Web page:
Any parent who told their children high school wasn’t a beauty pageant in the SFV lied.

Karen Hunt SFV Interviews Kashmir NAILED Magazine

Kashmir, her mom and her younger sister all got cockroach tattoos. Kashmir’s boyfriend of
five years got one, too, to show solidarity. Here’s the explanation:

We’re all getting tattoos of cockroaches because they’re resilient. They survive anything. They cannot be killed off. They will never be killed off. They can live anywhere at any climate and at any socioeconomic level. They can even survive nuclear power and radiation. No submission. We’re infiltrating! We are strong, independent women. Not made of the stuff of butterflies and ladybugs and other frail things. When they go, the roach remains.


NAILED: Tell us a little bit about the environment in which you grew up.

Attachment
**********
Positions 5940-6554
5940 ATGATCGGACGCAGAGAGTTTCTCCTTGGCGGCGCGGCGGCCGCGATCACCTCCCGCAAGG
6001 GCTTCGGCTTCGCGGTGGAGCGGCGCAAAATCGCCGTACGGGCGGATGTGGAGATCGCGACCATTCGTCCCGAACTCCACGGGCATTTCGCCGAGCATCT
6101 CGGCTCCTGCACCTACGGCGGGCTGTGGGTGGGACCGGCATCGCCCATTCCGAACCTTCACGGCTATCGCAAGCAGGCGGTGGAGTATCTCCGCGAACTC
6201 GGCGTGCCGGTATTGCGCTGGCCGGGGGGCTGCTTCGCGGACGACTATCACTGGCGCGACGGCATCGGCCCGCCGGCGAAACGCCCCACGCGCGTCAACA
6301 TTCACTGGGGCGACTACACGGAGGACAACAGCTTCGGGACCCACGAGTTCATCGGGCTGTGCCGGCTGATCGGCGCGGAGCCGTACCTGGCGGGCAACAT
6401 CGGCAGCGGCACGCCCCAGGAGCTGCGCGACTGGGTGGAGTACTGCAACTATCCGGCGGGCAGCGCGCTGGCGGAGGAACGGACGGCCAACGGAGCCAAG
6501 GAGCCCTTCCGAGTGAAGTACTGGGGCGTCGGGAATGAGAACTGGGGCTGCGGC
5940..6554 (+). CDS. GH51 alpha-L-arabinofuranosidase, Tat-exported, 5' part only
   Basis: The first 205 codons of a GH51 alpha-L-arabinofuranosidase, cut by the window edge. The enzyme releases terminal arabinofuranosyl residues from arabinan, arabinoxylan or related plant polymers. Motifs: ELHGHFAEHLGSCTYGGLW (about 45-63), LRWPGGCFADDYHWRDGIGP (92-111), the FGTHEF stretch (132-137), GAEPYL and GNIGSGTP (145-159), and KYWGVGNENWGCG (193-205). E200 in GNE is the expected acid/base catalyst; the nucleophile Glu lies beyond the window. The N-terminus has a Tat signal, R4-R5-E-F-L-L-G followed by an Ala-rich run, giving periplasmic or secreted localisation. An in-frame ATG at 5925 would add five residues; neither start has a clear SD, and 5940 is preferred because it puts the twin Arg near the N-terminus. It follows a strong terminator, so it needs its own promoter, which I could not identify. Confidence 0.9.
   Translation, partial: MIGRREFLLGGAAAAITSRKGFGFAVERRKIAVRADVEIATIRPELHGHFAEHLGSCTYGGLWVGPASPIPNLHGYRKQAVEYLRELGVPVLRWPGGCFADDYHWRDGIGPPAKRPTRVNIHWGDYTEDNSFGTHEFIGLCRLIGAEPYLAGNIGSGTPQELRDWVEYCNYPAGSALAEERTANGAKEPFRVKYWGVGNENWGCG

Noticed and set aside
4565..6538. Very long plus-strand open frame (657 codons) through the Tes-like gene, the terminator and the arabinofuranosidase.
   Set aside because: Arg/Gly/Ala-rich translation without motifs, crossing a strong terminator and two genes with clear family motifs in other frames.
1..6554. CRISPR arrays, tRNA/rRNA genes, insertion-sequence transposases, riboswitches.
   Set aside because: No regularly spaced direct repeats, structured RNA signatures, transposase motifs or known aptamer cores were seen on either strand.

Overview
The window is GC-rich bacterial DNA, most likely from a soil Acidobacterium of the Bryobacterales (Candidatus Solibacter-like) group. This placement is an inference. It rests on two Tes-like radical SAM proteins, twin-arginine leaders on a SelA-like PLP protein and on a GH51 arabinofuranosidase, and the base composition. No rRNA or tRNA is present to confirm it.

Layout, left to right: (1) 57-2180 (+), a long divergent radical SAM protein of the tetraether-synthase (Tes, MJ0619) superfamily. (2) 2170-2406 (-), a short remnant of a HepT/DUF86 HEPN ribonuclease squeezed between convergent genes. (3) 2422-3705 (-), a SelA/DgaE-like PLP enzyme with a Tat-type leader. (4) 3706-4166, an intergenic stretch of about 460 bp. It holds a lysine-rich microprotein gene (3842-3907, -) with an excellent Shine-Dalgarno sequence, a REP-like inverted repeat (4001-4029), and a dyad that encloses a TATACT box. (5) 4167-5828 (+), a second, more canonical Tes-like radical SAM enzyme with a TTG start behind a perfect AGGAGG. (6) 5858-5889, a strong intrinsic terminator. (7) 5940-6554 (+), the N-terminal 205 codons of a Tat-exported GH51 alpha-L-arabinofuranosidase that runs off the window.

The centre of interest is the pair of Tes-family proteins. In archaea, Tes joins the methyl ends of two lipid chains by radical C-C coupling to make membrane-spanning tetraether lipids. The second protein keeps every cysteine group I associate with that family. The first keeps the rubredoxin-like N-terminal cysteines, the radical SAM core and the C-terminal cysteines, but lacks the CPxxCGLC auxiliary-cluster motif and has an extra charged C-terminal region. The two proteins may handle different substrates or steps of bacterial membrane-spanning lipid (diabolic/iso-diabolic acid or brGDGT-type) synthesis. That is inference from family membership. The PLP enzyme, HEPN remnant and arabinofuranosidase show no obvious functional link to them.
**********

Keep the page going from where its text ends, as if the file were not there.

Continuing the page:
KASHMIR: I grew up in a low-income neighborhood of color. I came from a house of abuse. My parents never abused me or my sister, but they abused each other frequently. Police were constantly involved. Though there was a lot of abuse, there was a lot of love and guidance. They were way better parents than they ever were spouses. My parents divorced. I am still incredibly close to both of them.

NAILED: What was the biggest challenge you faced growing up?

KASHMIR: My biggest challenge was probably figuring out where I fit into race. I was Black to White kids, I was White to Black kids. I didn’t really belong anywhere. I am still challenged by how those two truths interact and what it means in regards to my identity.

NAILED: As a teenage girl, what made you feel vulnerable?

KASHMIR: As a teenage girl I was fearless, at least in the beginning. Nothing made me feel vulnerable. Rides from boys, walking through alleyways, accepting drinks… it was all fun and games to me. But as I started to experience things like stalking, sexual harassment, getting roofied, etc…I learned to fear. Then, anything could make me feel nervous. This glass isn’t clear, what if something is in this drink? If he drives really fast, I won’t be able to exit the vehicle and what if I need to get out? It’s getting dark outside, should I stay inside?